Paul J. Heer. Mr. X and the Pacific: George F. Kennan and American Policy in East Asia. Ithaca: Cornell University Press, 2018. 320 pp. $37.95 (cloth), ISBN 978-1-5017-1114-5.
Reviewed by Chichi Peng (University of California, Santa Barbara)
Published on H-War (October, 2019)
Commissioned by Margaret Sankey (Air University)
George Kennan, Containment, and Taiwan
Discussions of George Kennan’s containment policy mostly focus on Soviet or European topics. Paul J. Heer in Mr. X and the Pacific sheds light on how containment applied to East Asia. Kennan’s opinions and policy on the region matter because he worked as director of the State Department’s Policy Planning Staff (PPS) for Secretary of State George Marshall in 1947-49, who largely relied on PPS to formulate US global Cold War policy. In East Asia, according to Heer, Kennan’s policy particularly contributed to the decisions on Japanese economic recovery planning and US disengagement from the Chinese civil war. Though Kennan was gradually marginalized in the inner policy circle since Dean Acheson took office in 1949 and finally retired in 1953, he continued to observe and comment on US foreign policy as a public intellectual. Heer tracks how Kennan’s views on Asia evolved through his long life and examines the consistency and effectiveness of the policy and its legacies in the region.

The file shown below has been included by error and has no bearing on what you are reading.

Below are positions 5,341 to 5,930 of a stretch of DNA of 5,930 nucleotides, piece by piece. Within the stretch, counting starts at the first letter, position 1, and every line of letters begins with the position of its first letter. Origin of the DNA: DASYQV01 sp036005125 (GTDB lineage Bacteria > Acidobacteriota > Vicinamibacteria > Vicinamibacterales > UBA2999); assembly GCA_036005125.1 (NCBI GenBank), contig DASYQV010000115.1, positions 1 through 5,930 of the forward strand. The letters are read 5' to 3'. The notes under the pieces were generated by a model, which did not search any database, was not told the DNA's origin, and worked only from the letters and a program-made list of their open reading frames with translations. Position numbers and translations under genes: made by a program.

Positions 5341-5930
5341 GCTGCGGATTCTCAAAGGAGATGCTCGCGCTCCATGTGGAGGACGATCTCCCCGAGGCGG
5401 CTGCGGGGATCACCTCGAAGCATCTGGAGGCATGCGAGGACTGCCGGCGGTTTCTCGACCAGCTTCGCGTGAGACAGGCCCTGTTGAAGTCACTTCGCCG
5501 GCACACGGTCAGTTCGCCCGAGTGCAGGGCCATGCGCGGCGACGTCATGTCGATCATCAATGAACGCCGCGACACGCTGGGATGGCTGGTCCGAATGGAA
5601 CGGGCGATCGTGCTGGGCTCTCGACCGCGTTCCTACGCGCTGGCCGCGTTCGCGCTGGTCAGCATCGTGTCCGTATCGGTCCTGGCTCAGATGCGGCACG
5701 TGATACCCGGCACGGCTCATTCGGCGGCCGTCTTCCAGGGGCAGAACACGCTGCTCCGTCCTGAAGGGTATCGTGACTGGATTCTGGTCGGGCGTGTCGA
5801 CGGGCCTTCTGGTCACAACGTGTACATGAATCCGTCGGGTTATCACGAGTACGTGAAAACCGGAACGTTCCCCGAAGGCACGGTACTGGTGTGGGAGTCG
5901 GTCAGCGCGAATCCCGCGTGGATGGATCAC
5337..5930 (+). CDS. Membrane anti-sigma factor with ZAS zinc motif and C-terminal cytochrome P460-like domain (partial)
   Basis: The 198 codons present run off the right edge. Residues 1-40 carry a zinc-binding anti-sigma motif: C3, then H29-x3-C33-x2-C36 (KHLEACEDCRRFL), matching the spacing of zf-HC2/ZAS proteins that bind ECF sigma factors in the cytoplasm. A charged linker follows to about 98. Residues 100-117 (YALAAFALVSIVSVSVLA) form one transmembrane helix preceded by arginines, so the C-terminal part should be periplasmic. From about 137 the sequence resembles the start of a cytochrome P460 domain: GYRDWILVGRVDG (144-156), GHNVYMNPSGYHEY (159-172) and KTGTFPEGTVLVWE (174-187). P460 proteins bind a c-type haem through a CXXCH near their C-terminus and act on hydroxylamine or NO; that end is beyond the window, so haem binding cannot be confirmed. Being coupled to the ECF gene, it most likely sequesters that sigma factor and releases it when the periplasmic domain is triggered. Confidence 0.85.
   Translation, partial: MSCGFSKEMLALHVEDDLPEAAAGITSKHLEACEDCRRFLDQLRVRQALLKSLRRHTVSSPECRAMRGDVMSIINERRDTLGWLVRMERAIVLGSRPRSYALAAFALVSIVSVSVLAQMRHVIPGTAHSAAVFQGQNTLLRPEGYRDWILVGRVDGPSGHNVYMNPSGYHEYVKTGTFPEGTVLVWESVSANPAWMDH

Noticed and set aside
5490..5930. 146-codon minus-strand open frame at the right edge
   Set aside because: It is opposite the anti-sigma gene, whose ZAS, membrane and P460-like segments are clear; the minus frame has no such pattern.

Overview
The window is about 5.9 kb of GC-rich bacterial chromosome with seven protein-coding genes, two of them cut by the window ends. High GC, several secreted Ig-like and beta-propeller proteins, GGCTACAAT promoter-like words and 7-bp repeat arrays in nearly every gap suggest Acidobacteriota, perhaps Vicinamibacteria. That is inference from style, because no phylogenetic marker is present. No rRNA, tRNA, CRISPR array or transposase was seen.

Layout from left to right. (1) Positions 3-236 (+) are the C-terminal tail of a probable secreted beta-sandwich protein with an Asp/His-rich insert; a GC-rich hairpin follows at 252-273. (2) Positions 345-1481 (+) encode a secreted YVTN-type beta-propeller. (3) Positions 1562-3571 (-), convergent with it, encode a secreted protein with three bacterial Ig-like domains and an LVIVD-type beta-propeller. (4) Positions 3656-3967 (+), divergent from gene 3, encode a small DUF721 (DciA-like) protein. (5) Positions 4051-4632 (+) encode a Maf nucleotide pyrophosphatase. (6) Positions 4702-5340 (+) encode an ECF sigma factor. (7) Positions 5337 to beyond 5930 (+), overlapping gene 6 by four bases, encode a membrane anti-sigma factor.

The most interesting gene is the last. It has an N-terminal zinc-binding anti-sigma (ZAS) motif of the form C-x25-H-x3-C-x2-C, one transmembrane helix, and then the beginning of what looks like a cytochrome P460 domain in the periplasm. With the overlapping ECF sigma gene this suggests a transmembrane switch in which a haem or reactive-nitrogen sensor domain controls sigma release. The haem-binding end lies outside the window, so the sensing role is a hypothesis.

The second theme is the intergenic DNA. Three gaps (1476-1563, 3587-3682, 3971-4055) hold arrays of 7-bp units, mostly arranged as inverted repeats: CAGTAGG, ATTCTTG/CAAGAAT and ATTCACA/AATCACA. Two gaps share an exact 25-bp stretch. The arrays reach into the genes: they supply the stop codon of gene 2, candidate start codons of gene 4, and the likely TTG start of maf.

Kennan always strived to define and seek a balance between pursuing US core interest and knowing its capability/limit. The goal of Kennan’s global containment was to exclusively keep his defined four key world power centers (UK, Japan, US, and continental Europe) outside Soviet control or influence. To fulfill this aim in East Asia, Kennan proposed an economic recovery plan for Japan and implementation of an “offshore island defense chain” that may prevent the spread of Communism from the Asian mainland and may defend US interest in the region from the sea (pp. 68, 90-91). Almost all of the East Asian mainland, including China, Korea, and Indochina, was excluded from Kennan’s original containment plan.
Kennan imagined that his policy would rebuild Japan as a revitalized, demilitarized, and neutral nation in the region. And he strongly recommended for the US to choose to dissociate with either the Nationalist or the Communist Chinese regimes. The outbreak of the Korean War, however, upset his plans. Washington decided to build up long-time military bases in Japan and also resumed its military and economic support of the Nationalist regime in Taiwan. Furthermore, after the war, the US decided to step into the affairs in the Korean Peninsula and Indochina, which was also opposite to his suggestions.
Though Taiwan is not one of the central topics in the book’s discussion, Heer does spend substantial lengths in revealing how Kennan considered the Taiwan issue. Kennan’s approach to Taiwan, according to Heer, was contrastingly unilateral and militaristic, given that most policymakers in Washington at the time were concerned about US commitment in Cairo and therefore rather tended to choose a cooperative manner with the Nationalist Chinese governance on the island. Kennan, however, asserted Taiwan’s strategic importance to the US offshore island defense chain and advocated supporting US military intervention to establish a native government in the long run. Kennan revised or altered many of his analyses on East Asia affairs as time went on, but this stand on Taiwan remained almost unchanged.